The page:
220 F2d 910 Carroll v. Savoretti
220 F.2d 910
Maurice CARROLL, Appellant,
Joseph SAVORETTI, District Director of the United States Immigration and Naturalization Service, Miami, Florida, Appellee.
United States Court of Appeals, Fifth Circuit.
March 30, 1955.
Louis Glick, Miami, Fla., John M. Coe, Pensacola, for appellant.
James L. Guilmartin, U. S. Atty., Douglas P. Lillis, Acting Dist. Counsel, Immigration & Naturalization Service, Miami, Fla., for appellee.
Before HUTCHESON, Chief Judge, TUTTLE, Circuit Judge, and DAWKINS, District Judge.
HUTCHESON, Chief Judge.
The appeal in this case presents as its primary question the question presented and this day decided in the Lansky and Shandloff cases, Lansky v. Savoretti (Shandloff v. Savoretti), 5 Cir., 220 F.2d 906 whether the Immigration and Naturalization Service has authority, under Section 1225(a), Title 8 U.S.C.A. to issue a subpoena requiring a naturalized citizen to testify at an inquiry, instituted for the purpose of determining whether denaturalization proceedings will be commenced against him under Section 340 of the 1952 Act, 8 U.S.C.A. § 1451.
For the reasons set down in the opinion in those cases, this question is decided adversely to petitioner, and the judgment appealed from, insofar as it affirms the existence, and sustains the exercise, of the power, is affirmed.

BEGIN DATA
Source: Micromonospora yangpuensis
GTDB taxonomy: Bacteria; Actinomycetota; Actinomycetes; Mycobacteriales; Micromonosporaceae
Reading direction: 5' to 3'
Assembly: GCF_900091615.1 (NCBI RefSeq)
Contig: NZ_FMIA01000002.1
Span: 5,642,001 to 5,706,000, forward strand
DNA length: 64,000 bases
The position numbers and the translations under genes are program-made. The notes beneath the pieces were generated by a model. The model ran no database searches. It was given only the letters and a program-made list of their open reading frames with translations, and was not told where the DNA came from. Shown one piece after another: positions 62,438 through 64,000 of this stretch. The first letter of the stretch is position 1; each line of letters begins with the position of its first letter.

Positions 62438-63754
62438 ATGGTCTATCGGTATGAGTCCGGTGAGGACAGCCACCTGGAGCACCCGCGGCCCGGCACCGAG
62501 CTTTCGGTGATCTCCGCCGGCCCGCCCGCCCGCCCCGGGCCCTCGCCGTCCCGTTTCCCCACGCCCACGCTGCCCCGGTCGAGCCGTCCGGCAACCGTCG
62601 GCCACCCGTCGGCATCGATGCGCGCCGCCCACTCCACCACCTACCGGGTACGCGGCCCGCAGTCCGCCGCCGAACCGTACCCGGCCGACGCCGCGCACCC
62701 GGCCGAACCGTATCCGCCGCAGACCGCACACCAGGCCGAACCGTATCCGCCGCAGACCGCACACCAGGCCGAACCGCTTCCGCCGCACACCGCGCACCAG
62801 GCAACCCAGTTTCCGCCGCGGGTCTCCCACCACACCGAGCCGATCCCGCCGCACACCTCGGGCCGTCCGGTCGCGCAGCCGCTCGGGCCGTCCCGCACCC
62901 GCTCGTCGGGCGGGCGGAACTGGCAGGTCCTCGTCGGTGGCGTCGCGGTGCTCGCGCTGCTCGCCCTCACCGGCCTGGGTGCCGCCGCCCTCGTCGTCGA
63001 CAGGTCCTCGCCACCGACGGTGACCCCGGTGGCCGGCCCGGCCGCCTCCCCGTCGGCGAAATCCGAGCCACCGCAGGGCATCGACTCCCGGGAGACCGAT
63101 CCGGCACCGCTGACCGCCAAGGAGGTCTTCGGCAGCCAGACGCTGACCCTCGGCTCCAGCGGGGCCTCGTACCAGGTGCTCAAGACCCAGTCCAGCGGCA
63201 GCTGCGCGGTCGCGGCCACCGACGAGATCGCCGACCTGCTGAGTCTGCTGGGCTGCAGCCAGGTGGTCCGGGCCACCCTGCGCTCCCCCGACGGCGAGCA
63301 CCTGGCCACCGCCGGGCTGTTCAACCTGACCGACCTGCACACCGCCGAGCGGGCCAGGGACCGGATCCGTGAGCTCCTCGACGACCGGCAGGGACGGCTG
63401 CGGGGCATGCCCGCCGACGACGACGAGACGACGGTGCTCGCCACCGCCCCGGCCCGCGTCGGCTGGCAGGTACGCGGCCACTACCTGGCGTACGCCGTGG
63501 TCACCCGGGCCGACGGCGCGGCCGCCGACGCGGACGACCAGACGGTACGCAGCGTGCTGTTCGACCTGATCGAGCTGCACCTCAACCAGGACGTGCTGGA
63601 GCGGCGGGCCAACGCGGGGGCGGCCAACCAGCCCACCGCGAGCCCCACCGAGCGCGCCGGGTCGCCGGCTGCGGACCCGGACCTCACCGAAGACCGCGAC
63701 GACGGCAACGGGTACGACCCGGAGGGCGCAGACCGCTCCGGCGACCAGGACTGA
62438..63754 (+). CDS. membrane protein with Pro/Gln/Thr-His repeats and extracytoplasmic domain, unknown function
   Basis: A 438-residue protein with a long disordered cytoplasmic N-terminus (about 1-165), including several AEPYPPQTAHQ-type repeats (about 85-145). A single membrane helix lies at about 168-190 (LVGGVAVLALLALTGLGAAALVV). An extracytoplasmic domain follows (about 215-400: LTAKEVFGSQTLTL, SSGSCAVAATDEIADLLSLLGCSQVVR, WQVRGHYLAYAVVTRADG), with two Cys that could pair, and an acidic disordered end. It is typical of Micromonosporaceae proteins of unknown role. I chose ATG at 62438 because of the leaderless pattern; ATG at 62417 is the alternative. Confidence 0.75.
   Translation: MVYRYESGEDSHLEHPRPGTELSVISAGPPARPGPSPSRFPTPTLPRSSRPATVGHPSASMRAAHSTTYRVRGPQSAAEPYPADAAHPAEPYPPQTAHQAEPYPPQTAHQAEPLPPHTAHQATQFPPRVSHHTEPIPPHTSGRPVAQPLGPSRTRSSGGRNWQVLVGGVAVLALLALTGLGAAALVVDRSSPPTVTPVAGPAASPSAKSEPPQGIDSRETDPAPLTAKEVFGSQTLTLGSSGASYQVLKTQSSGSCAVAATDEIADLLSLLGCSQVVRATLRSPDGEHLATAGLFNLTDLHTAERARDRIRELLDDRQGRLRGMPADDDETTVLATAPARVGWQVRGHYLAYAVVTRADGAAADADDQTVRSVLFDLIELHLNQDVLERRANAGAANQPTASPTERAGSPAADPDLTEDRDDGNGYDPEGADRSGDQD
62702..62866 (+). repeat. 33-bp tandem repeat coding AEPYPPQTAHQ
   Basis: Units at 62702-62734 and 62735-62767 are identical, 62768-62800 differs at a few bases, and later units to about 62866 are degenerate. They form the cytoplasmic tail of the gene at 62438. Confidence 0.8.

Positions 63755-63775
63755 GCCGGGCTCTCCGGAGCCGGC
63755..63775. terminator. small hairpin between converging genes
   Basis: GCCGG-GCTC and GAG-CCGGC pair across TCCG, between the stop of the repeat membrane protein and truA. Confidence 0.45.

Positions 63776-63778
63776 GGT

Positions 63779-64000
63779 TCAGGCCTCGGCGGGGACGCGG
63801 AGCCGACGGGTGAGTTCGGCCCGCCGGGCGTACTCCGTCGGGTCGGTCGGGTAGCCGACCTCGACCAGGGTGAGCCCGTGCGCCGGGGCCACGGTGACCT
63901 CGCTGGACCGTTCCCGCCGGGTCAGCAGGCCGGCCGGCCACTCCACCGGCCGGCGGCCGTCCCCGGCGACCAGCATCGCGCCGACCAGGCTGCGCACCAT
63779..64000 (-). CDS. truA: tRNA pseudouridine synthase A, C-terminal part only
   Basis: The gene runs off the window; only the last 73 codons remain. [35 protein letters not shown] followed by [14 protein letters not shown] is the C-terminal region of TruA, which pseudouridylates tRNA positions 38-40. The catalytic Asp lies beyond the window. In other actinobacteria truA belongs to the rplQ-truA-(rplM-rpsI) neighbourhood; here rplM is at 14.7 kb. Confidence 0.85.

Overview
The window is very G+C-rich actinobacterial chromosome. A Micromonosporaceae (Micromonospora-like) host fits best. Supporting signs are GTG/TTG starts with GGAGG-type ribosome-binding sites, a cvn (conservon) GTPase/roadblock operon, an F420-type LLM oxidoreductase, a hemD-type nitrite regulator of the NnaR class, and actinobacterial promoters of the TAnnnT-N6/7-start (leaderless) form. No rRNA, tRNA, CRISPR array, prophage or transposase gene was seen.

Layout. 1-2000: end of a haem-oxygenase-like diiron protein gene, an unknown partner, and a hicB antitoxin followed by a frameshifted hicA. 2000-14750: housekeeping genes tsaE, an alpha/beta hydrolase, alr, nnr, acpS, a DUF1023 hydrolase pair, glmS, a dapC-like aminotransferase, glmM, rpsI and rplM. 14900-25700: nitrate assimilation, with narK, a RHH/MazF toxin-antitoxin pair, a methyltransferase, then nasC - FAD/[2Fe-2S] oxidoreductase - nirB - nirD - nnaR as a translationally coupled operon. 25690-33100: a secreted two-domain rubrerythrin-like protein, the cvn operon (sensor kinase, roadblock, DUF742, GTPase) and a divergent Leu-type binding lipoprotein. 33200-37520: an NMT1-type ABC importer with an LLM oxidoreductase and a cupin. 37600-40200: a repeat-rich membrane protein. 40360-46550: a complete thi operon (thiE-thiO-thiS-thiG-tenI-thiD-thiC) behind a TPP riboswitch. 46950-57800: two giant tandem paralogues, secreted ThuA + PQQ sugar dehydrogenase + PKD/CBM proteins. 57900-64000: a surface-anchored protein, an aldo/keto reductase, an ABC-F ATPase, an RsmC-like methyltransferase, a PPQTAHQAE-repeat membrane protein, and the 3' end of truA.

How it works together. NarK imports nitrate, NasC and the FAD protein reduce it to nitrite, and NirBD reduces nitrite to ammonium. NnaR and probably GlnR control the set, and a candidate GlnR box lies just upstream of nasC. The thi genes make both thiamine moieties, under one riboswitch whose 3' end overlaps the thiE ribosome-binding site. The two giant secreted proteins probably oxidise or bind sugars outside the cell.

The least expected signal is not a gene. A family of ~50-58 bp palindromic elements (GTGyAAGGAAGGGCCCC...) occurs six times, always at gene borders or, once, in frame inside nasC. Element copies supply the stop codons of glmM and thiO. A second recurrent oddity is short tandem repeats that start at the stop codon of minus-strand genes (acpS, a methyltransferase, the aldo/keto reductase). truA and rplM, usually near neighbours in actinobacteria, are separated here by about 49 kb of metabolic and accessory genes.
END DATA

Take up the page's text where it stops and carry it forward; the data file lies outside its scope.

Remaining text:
This appeal, however, presents a secondary or subordinate question, whether the appellant can be required, over his objection that his answers might tend to incriminate him, to answer these two questions:
"Q. Did you at the time of your naturalization believe in or advocate the overthrow of the Government of the United States by force or violence?"
"Q. Were you at any time prior to your naturalization on October 4, 1928, a member of or in any manner affiliated with the Communist Party?"
Unlike in the other cases, the appellant in this case appeared with his attorney in response to the Immigration and Naturalization subpoena and at the hearing refused to answer the questions above set out on the ground that he might be incriminated and wished to avail himself of the protection afforded by the Fifth Amendment. Upon his refusal to answer the questions, the appellee, the district director of the Service, applied to the United States District Court for an order requiring the appellant to answer the questions, and the district court issued the order as prayed.
Appealing from that order, appellant seeks its reversal as in violation of his constitutional rights.
We agree with appellant that this is so. The effort of the United States Attorney to water down or take away the protection of the amendment by resort to logical hair splitting will not do. The Supreme Court of the United States, in Blau v. United States, 340 U.S. 159, 71 S.Ct. 223, 95 L.Ed. 170; Brunner v. United States, 343 U.S. 918, 72 S.Ct. 674, 96 L.Ed. 1332; Hoffman v. United States, 341 U.S. 479, 71 S.Ct. 814, 95 L.Ed. 1118; Rogers v. United States, 340 U.S. 367, 71 S.Ct. 438, 95 L.Ed. 344, and this court, in a like uniform course of decision, have definitely ruled to the contrary.
Insofar then as the judgment appealed from sustained the power of the Immigration Service to issue the subpoena, it is affirmed.
Insofar as it requires defendant to answer the two questions propounded to him, it is reversed and the cause is remanded for further and not inconsistent proceedings and with directions to the district court to provide in its decree for the full protection of appellant's constitutional rights against self incrimination.